Welcome to a new feature on the blog, “A Moment in Song”, where I analyze some of my favourite moments in some of my favourite songs. Music can work on many levels, with the best songs featuring a combination of lyrical content, musical arrangement, tempo, vocal stylings, and just a little bit of magic to create something memorable. But sometimes within a song is one transcendent moment that stands out, a moment that hits you the first time you hear it and every moment after that. That moment may only be seconds long, but it’s what you always remember when you think of the song. This feature focuses on such moments to try and highlight all the little things that make music such a special experience.
The Song:“The Good That Won’t Come Out” by Rilo Kiley from The Execution of All Things LP (2002)
After the banner year in music that was 2007, I suppose it was inevitable that 2008 would be a let down. And it was. It’s not that there wasn’t any good music released this year; after all, I was able to come up with a full list of 20 (unlike with 2006, where I wimped out at ten). But there was a lack of greatness this year, with albums that rank very highly this year that would have ranked much lower the year previous. In fact, until I seriously started to think about how this list would shape up, many of the albums on it had failed to grab me throughout the year. In part, this has more to do with the fact that I spent the year listening to older music, but still, if I loved these albums like I loved the ones that topped last year’s list, I would’ve taken notice much earlier. The result is a list where I’m more comfortable with the bottom half (20-11) than I am with the top half. Not because the albums at the bottom are better (if they were, they’d be higher on the list), but because those albums feel like 20-11-type albums, whereas the albums that place highly on this album don’t really feel like high placing albums, but this year they are.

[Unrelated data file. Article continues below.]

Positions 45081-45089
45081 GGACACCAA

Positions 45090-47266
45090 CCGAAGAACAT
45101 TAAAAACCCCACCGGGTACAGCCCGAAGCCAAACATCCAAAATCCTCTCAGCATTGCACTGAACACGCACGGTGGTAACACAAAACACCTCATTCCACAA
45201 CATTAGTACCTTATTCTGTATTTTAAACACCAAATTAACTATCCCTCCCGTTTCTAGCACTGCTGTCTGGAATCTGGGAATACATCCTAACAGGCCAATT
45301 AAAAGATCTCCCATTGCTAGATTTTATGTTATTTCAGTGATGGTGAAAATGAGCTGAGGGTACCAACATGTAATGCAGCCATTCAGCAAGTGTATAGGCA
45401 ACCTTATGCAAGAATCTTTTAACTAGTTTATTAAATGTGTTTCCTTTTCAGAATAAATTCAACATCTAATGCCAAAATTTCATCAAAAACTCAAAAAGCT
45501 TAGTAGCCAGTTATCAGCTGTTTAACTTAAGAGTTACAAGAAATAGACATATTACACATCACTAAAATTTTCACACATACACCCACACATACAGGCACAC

That said, these are all good to very good albums, and to prove it, I’ve included playable songs from each album. If that’s not enough to convince you click on the (more…) link, then there’s a good chance you don’t like my writing. And who needs you?!? Continue reading →
Much of Lucinda Williams’ catalogue explores the depths of pain and loss, be it in alternative country, folk, or blues fusion form. While she does have some up tempo tracks in her catalogue (often of the bawdy, blues-influenced variety) her best songs usually find her describing misery of some kind. It’s the sort of thing that makes her one of the best songwriters in the world, but could threaten to make an evening of her music a less than thrilling night out. Continue reading →